bilingual scientific journal

Examination of skin-fermented natural wines

A cikk a LXVIII. ÉVFOLYAM 3. számának vezető dolgozata »


Dear Readers,

The heart is troubled when the blessed ray of peace is fading above around, /For many the dark nightmare of war is pondering so fare distant, / Children who do not know, not feel what kind a jewel stone is the silence, / Which for long months now has been broken by the strong violence, / And trembles in the sky far above from terrible source. / Only our hope lives, that peace may come again, / And the love, our faith may protect all people, souls / And all that is holy for us, like a gentle precious game1

Trusting that war is near, let us turn our attention to the peaceful field of food science, and review the contents of the autumn issue of the JFI.

The lead article of JFI 2022-3 is the work of Zsuzsa Bene and her colleagues. In their paper, they report on the sensory and physiological benefits of fermented wines in skins, produced using an ancient technology from Georgia. In their manuscript, they describe the technology used to make the wine and the results of tests on some of the components of the wine that have beneficial physiological effects – consumed in moderate quantities.

Ádám Tölgyesi and colleagues have developed a method for a convenient LC/MS/MS analytical technique based on isotope dilution for the determination of fat-soluble vitamins A, D2, D3, E and K3 from dietary supplement and effervescent tablet samples. Their developed method has been successfully validated by participation in national and international ring trials.

Diána Ungai and her research team have investigated the mineral content of wheat samples collected over a period of 30 years. Their work involved the analysis of the mineral content (phosphorus, potassium, magnesium, calcium, manganese, zinc, copper) of winter wheat using ICP/MS techniques. The compositional variations over the years were also plotted on a boxplot diagram. No significant decrease in mineral content was observed over the 30 years studied.

The authors Csilla Benedek and Márta Veresné Bálint provide a short literature review on the beneficial effects of propolis on human health. The composition of propolis can vary widely depending on the geographical location of the hive, the physiological state of the hive and the weather during the collection season. Its main constituents are polyphenolic compounds (phenolic acids, flavonoids, flavonoid esters, diterpenes, sesquiterpenes), lignans, aromatic aldehydes, alcohols, amino acids, fatty acids, organic acids, hydrocarbons, vitamins and minerals.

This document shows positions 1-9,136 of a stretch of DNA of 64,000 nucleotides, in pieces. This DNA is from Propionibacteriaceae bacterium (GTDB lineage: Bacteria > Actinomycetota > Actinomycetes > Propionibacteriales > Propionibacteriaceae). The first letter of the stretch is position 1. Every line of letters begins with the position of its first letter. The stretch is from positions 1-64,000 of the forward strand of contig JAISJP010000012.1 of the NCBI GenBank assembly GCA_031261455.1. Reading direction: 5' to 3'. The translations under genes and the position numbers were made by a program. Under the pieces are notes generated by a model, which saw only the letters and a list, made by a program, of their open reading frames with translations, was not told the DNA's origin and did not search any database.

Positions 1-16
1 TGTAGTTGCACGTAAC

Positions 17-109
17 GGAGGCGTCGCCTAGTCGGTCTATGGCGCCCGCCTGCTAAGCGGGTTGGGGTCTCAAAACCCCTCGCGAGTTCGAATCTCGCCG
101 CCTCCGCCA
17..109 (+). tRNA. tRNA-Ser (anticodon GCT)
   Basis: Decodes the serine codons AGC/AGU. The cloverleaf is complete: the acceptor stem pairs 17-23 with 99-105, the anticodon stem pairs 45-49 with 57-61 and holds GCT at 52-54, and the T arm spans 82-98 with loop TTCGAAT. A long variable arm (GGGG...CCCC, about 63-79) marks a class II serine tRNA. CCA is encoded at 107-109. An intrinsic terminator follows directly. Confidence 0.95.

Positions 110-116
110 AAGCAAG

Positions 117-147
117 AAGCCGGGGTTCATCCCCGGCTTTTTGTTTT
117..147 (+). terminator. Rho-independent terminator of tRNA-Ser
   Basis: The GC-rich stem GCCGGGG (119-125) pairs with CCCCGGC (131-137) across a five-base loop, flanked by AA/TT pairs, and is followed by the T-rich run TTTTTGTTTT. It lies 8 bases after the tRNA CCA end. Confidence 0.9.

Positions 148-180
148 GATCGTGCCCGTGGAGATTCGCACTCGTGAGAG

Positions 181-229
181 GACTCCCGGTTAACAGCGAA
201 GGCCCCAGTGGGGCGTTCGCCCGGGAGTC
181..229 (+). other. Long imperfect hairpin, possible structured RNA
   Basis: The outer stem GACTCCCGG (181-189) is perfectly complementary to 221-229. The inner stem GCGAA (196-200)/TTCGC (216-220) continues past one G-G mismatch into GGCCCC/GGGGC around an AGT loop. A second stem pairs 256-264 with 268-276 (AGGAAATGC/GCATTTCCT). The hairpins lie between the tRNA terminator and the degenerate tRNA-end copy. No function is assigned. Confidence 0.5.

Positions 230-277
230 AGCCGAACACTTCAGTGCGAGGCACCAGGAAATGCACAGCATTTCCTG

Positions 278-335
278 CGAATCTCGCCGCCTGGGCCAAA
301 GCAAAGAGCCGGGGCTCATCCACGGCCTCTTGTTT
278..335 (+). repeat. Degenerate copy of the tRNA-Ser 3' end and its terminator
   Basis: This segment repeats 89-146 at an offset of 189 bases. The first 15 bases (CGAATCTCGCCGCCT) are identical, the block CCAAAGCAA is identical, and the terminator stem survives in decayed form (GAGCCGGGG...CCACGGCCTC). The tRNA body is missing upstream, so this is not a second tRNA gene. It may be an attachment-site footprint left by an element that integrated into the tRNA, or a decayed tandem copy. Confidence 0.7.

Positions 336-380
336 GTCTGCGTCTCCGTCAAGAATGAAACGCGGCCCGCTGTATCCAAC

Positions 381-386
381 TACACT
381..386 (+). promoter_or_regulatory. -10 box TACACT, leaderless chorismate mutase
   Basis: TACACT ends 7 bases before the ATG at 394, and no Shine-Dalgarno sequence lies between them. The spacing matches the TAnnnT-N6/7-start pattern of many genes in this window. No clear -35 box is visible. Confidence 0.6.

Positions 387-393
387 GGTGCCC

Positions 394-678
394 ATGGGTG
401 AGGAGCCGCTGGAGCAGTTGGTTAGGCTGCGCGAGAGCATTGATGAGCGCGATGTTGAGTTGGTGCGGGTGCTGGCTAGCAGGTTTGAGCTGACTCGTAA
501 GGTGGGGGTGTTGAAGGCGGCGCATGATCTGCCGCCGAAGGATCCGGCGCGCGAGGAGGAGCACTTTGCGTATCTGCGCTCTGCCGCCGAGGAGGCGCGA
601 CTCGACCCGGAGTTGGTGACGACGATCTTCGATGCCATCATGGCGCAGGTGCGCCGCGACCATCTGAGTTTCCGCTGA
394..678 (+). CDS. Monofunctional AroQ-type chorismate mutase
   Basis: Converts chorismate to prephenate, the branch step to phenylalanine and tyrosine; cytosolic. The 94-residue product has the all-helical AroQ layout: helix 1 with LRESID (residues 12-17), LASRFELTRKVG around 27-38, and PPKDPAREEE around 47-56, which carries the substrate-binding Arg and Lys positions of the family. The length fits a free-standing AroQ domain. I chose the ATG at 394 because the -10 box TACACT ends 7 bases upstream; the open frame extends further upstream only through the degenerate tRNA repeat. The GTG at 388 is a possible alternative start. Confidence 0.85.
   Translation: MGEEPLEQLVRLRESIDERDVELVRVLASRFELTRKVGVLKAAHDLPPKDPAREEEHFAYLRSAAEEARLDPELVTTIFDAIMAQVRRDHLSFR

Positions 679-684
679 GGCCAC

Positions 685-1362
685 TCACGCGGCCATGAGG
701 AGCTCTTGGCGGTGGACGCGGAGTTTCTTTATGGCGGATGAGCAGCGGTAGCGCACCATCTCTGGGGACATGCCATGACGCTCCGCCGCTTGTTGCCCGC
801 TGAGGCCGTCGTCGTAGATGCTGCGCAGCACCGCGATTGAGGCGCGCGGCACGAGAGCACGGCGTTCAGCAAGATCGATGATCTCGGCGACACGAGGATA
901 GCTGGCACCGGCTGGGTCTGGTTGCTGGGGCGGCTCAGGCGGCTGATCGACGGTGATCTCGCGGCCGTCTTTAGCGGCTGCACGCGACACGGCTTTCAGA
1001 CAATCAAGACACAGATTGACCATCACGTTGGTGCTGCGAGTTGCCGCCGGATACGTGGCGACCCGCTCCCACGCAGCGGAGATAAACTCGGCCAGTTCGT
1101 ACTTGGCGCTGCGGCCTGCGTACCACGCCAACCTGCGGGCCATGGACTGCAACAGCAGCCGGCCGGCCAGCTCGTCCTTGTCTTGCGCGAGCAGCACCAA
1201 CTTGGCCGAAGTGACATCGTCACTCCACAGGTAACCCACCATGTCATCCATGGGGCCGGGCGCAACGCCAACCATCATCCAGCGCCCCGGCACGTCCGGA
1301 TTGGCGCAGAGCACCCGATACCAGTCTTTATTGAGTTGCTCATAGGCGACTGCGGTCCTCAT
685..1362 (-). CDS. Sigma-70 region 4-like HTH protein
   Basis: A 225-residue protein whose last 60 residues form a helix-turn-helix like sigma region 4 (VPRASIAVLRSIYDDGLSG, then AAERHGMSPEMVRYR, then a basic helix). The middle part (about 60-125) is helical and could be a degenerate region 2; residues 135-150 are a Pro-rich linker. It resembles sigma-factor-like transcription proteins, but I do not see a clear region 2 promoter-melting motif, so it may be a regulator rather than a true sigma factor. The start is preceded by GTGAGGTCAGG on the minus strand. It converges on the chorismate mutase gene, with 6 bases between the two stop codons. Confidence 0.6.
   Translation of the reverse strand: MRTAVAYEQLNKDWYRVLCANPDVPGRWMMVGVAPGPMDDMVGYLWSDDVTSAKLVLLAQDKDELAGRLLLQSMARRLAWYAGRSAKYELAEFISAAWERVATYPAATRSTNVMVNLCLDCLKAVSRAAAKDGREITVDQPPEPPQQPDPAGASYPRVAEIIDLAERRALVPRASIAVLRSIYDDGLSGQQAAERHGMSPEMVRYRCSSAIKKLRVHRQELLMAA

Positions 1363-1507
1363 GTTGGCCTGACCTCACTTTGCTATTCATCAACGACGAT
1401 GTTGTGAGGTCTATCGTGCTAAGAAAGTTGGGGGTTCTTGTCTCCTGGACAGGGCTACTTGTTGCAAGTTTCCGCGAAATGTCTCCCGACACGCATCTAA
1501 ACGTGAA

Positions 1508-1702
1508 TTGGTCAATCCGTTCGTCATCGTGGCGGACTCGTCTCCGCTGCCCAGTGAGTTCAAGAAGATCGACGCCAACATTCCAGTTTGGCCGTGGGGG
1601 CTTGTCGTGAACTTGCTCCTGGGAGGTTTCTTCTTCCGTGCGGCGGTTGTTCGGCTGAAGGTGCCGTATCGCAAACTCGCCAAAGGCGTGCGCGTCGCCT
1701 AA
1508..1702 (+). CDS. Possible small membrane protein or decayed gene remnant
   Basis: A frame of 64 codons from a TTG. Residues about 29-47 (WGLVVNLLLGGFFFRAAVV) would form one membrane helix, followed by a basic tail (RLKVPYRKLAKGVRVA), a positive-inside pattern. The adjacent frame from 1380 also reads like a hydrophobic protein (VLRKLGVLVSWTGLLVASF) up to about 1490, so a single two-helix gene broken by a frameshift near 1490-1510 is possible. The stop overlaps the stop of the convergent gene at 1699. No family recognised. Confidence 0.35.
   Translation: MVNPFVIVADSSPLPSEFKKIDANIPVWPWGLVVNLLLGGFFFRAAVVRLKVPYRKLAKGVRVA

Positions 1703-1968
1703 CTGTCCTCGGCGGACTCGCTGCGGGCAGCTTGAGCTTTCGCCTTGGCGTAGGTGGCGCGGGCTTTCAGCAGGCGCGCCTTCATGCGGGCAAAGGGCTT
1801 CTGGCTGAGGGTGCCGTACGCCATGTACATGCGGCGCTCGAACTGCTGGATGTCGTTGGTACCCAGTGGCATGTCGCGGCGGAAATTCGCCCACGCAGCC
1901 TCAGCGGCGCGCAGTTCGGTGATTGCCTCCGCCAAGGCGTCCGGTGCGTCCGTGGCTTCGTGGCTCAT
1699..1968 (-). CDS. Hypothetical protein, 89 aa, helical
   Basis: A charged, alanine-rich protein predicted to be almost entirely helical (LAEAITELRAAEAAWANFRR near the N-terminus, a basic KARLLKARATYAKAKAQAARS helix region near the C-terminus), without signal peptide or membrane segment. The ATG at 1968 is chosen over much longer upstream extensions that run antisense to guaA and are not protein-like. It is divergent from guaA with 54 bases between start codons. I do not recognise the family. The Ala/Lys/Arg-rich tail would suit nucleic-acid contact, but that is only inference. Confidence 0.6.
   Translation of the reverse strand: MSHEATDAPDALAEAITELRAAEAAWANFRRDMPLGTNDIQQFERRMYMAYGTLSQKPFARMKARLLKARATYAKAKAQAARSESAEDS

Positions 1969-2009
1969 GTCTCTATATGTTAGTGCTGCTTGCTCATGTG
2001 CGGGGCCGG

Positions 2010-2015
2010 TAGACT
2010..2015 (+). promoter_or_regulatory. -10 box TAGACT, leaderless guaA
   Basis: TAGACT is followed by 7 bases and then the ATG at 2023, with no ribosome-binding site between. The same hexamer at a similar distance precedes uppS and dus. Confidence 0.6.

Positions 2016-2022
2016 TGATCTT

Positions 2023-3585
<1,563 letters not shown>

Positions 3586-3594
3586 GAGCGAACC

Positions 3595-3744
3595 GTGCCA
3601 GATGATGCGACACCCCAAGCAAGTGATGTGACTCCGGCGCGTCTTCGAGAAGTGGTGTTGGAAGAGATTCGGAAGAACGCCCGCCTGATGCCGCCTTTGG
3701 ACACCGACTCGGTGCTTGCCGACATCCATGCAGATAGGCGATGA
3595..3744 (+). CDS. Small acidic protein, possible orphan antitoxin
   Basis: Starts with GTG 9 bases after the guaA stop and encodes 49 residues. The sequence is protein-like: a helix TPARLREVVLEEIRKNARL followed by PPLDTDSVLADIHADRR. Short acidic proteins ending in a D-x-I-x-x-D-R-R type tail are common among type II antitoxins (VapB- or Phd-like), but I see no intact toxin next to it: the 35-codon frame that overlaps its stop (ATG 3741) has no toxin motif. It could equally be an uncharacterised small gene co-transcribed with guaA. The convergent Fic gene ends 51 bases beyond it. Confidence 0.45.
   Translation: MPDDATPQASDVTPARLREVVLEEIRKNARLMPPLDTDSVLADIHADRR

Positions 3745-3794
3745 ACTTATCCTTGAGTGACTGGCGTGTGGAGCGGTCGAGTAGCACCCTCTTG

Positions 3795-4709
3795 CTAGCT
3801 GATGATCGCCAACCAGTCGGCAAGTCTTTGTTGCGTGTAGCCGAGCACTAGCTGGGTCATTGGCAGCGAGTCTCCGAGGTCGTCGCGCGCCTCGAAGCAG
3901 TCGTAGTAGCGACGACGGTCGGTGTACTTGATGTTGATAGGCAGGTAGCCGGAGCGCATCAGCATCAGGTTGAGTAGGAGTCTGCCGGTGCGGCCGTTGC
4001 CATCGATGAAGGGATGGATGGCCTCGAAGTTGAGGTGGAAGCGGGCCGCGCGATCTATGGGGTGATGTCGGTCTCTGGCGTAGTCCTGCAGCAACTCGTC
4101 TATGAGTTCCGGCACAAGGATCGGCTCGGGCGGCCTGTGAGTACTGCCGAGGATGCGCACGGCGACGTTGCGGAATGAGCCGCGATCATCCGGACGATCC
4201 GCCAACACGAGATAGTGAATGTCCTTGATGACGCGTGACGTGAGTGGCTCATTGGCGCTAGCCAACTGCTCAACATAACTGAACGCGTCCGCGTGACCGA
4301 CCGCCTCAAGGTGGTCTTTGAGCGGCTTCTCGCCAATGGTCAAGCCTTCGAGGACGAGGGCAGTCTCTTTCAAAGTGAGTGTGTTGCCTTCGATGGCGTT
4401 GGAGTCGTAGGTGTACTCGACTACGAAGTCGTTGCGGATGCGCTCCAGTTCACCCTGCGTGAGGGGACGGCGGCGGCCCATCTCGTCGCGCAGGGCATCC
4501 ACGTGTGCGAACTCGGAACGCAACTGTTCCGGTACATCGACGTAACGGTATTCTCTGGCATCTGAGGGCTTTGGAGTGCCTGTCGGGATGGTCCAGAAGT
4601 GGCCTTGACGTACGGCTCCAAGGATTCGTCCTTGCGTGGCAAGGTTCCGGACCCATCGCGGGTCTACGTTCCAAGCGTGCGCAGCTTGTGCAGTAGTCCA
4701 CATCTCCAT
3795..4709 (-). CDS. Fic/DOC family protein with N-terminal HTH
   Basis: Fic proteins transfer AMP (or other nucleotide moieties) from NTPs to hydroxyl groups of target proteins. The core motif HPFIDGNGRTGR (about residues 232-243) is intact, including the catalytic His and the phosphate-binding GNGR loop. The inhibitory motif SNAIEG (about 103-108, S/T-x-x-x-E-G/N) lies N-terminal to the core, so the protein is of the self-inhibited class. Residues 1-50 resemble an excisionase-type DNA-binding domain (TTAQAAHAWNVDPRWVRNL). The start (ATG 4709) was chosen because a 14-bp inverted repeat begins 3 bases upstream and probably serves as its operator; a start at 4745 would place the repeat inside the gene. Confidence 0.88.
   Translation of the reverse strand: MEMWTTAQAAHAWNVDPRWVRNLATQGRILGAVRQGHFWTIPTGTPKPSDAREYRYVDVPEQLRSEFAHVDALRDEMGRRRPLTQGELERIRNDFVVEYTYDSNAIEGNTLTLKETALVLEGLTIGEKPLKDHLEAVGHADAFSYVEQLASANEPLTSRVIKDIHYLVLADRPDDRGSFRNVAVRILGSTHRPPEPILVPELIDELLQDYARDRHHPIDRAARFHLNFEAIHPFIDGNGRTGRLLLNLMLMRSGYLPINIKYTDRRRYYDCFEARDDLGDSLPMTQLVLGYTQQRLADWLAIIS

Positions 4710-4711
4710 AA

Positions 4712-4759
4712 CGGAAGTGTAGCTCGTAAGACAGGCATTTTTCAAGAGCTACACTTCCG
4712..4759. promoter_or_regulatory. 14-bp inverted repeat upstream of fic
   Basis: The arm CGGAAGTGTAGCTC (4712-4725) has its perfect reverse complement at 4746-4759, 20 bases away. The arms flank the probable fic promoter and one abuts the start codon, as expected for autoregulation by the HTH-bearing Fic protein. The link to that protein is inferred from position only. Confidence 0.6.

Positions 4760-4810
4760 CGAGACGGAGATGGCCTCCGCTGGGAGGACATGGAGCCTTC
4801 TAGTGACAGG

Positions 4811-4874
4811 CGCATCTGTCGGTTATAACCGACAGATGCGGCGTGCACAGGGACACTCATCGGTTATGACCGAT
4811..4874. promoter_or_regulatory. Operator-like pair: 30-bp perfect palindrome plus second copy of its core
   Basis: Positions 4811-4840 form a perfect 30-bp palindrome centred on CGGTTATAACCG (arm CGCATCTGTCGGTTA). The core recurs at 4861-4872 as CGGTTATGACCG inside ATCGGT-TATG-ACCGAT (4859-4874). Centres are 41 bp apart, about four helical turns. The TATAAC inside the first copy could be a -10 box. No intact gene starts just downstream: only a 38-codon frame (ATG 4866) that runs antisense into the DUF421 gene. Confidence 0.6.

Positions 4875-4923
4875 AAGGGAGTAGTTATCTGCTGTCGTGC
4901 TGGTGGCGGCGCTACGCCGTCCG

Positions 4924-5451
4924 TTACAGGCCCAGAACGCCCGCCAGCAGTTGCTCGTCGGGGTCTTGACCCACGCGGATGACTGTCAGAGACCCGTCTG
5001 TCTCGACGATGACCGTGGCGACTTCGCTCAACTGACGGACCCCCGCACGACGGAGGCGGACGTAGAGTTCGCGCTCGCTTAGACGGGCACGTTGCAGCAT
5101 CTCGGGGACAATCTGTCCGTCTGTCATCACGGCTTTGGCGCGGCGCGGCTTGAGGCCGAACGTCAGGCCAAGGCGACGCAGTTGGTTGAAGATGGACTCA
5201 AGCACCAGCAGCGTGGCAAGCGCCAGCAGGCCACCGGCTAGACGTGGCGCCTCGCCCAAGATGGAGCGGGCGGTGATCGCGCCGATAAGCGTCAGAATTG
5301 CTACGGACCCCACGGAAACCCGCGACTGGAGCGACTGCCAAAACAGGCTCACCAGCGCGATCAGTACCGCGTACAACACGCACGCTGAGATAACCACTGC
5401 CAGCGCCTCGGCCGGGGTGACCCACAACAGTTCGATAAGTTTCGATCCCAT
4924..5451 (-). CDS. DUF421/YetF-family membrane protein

Andrea Varga-Kántor’s team investigated the organoleptic and compositional characteristics of different spice-enriched breads. They added basil, dill, oregano, cumin, chives, rosemary and garlic granules to bread dough. The sensory analysis of the baked breads was supplemented by an analysis of their micro- and meso-element content. The elemental analysis was performed by ICP/OES technique. The results of their measurements were used to determine the contribution of bakery products enriched with spices to the Nutrient Reference Value (NRV). Breads enriched with basil, dill, oregano and chives were found to have a highly favourable composition.

Diána Bánáti reports on the nutritional characteristics of flexitarian consumers who have reduced their meat consumption. The literature also refers to this group as ‘meat reducers’, ‘low meat eaters’ or ‘semivegetarians’. The term ‘flexitarian’ is criticised by some vegetarians and vegans as an oxymoron, since people following this diet are not vegetarians but omnivores, since they also consume animal meat and animal products, albeit to a lesser extent.

I hope you had a pleasant summer. They have also had time to relax, so that they can return to work and science with renewed energy as autumn is coming soon. I wish you a good read and a useful time.

Dr. Tamás János Szigeti

1 The haunting shadow of war (János Tamás Szigeti)

Latest Issue

Supporting and cooperating partners